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A lawyer who accused a black surgeon of lying to his patient in a high-profile malpractice case is now recanting his statement.

For two years, Dr. Ricardo Quarrie, a heart surgeon, has been shunned by the medical profession. In 2016, he was one of the surgeons named in a well-publicized lawsuit against Yale New Haven Hospital. Not only had surgeons removed the wrong rib from a patient, but, the suit alleged, Quarrie tried to cover up the mistake by saying “not enough rib” had been removed, prompting the second operation.

Quarrie, who was a cardiothoracic fellow at the hospital, told CNN he was effectively a “pariah” in the medical community after the story came out.

Now, New Haven, Conn., attorney Joel Faxon admits that Quarrie never made that statement to his client.

“The statements attributed to Dr. Quarrie were made by another health care practitioner at the hospital or his designee,” Faxon wrote in a statement dated July 16, 2018. “I hope this letter clarifies any misunderstandings.”

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Faxon represented Deborah Craven, who underwent the botched surgery in 2015 where the wrong rib was removed. She had to have a second procedure the same day so the right one could be taken out. Quarrie assisted in the surgeries.

The botched operation would have been bad enough, but Quarrie was called out by name in the suit for lying to the patient about the cause for the second procedure. The story went viral—as did Quarrie’s name—effectively trashing the surgeon’s reputation. Attorney Faxon also drew attention to Quarrie in interviews about the case, calling his actions “just plain deceitful.”

“Employers told me I was very qualified for positions, but patients Google their doctors, and they didn’t feel like they could refer patients to me,” Quarrie told CNN.

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In his July statement, Faxon said he believed the false statements about Quarrie were true when they were made in March 2016, but “information uncovered in the course of the litigation’s discovery phase demonstrates inaccuracies in those statements.”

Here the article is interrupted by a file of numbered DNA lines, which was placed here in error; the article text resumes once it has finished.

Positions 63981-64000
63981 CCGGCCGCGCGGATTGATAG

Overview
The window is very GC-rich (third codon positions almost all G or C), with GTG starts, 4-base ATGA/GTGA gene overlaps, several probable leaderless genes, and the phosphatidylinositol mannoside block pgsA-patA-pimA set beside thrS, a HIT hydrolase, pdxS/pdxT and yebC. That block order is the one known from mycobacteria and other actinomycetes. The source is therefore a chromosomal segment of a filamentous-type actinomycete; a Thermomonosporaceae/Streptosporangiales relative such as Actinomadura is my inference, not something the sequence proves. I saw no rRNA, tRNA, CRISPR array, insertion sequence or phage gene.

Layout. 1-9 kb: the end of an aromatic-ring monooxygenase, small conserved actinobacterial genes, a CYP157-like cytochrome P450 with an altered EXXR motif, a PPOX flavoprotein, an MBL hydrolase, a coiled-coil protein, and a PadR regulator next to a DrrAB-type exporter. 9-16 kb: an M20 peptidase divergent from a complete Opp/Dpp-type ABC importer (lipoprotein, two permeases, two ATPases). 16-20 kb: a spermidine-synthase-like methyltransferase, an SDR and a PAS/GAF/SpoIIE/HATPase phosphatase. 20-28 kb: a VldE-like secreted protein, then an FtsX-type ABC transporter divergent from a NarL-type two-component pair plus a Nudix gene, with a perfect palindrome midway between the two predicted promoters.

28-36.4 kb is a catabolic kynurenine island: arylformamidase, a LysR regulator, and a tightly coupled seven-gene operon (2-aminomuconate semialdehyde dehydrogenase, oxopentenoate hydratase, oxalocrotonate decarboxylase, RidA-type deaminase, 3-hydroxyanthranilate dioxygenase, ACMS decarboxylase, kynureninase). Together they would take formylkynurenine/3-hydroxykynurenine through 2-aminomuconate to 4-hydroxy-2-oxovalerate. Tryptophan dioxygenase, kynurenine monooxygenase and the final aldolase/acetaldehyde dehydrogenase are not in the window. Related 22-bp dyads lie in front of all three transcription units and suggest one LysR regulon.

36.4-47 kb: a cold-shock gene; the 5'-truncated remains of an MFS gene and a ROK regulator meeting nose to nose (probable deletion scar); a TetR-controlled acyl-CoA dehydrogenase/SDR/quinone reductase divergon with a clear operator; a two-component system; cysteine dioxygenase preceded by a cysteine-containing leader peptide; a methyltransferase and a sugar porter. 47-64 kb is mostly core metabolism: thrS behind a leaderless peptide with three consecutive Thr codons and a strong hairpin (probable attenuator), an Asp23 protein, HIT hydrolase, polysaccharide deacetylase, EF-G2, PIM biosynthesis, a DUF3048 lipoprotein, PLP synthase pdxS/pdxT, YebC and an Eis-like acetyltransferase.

From CNN:

During that discovery phase, his client accused two other Yale staffers — a physician’s assistant and a different doctor — of lying to her. She said she didn’t even speak to Quarrie about her surgery.

CNN asked Faxon why he thought Quarrie had been responsible for the alleged coverup when his own client, just a few months after his television interview, said explicitly that Quarrie was not the staffer who had misled her.

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This raises another question: If Craven admitted in 2016 that she never even spoke to Quarrie about the surgery, why is Quarrie’s name only being cleared now?

When CNN reached out to Faxon for comment, he said he was unable to speak due to a confidentiality agreement with Yale.

While Quarrie’s name is officially cleared of wrongdoing, the 36-year-old father of two acknowledged he still has a “long road ahead” when it comes to clearing his name. Because the false accusations against him went viral, those stories could still come up at the top of search results when people Google his name.

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A search engine optimization (SEO) expert who spoke to CNN said that stories about the lawyer recanting “won’t have the same SEO ‘juice’” as the negative stories about Quarrie published years ago.

Essentially, the stories clearing Quarrie’s name would have to be just as bountiful—and go just as viral—as the negative press did for him to have a chance.

Quarrie described the entire ordeal as a “nightmare,” saying he considered leaving medicine because of it, despite wanting to be a heart surgeon since he was six years old.

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While he hopes the recanted story changes things, “that’s two years of my life I can’t have back,” he said. He still has no idea why he was even accused in the first place.

He also told CNN that he won’t be filing a lawsuit against Faxon; it was part of the condition of getting Faxon’s statement recanting the accusation, he said.